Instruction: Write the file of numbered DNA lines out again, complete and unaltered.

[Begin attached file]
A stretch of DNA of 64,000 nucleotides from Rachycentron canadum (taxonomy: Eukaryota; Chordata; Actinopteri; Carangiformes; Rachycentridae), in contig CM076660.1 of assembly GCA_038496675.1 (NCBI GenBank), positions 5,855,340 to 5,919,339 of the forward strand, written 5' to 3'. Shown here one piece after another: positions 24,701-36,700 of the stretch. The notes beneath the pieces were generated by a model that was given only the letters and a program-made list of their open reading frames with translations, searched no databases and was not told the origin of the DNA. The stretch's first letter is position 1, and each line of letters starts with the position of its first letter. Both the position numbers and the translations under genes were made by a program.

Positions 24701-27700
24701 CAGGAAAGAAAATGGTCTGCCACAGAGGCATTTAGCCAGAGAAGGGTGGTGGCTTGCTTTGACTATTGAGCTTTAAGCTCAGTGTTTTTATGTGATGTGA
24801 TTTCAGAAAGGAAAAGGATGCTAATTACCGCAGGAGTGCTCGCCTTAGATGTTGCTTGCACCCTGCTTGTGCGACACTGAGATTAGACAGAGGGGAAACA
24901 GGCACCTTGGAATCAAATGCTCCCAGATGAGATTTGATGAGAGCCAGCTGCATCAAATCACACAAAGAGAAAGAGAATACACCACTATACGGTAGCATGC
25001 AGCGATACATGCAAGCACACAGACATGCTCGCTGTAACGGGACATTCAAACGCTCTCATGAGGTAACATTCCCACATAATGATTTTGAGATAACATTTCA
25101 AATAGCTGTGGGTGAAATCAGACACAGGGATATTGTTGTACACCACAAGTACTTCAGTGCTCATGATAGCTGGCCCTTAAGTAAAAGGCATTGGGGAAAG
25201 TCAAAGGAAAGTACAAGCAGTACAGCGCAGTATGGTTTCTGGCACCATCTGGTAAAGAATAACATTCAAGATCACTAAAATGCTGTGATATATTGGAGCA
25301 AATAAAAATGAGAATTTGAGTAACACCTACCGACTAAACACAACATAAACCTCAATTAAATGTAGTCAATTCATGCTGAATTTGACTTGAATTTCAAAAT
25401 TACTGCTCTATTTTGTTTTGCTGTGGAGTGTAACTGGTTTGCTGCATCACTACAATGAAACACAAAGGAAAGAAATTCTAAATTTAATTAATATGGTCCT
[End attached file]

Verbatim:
A stretch of DNA of 64,000 nucleotides from Rachycentron canadum (taxonomy: Eukaryota; Chordata; Actinopteri; Carangiformes; Rachycentridae), in contig CM076660.1 of assembly GCA_038496675.1 (NCBI GenBank), positions 5,855,340 to 5,919,339 of the forward strand, written 5' to 3'. Shown here one piece after another: positions 24,701-36,700 of the stretch. The notes beneath the pieces were generated by a model that was given only the letters and a program-made list of their open reading frames with translations, searched no databases and was not told the origin of the DNA. The stretch's first letter is position 1, and each line of letters starts with the position of its first letter. Both the position numbers and the translations under genes were made by a program.

Positions 24701-27700
24701 CAGGAAAGAAAATGGTCTGCCACAGAGGCATTTAGCCAGAGAAGGGTGGTGGCTTGCTTTGACTATTGAGCTTTAAGCTCAGTGTTTTTATGTGATGTGA
24801 TTTCAGAAAGGAAAAGGATGCTAATTACCGCAGGAGTGCTCGCCTTAGATGTTGCTTGCACCCTGCTTGTGCGACACTGAGATTAGACAGAGGGGAAACA
24901 GGCACCTTGGAATCAAATGCTCCCAGATGAGATTTGATGAGAGCCAGCTGCATCAAATCACACAAAGAGAAAGAGAATACACCACTATACGGTAGCATGC
25001 AGCGATACATGCAAGCACACAGACATGCTCGCTGTAACGGGACATTCAAACGCTCTCATGAGGTAACATTCCCACATAATGATTTTGAGATAACATTTCA
25101 AATAGCTGTGGGTGAAATCAGACACAGGGATATTGTTGTACACCACAAGTACTTCAGTGCTCATGATAGCTGGCCCTTAAGTAAAAGGCATTGGGGAAAG
25201 TCAAAGGAAAGTACAAGCAGTACAGCGCAGTATGGTTTCTGGCACCATCTGGTAAAGAATAACATTCAAGATCACTAAAATGCTGTGATATATTGGAGCA
25301 AATAAAAATGAGAATTTGAGTAACACCTACCGACTAAACACAACATAAACCTCAATTAAATGTAGTCAATTCATGCTGAATTTGACTTGAATTTCAAAAT
25401 TACTGCTCTATTTTGTTTTGCTGTGGAGTGTAACTGGTTTGCTGCATCACTACAATGAAACACAAAGGAAAGAAATTCTAAATTTAATTAATATGGTCCT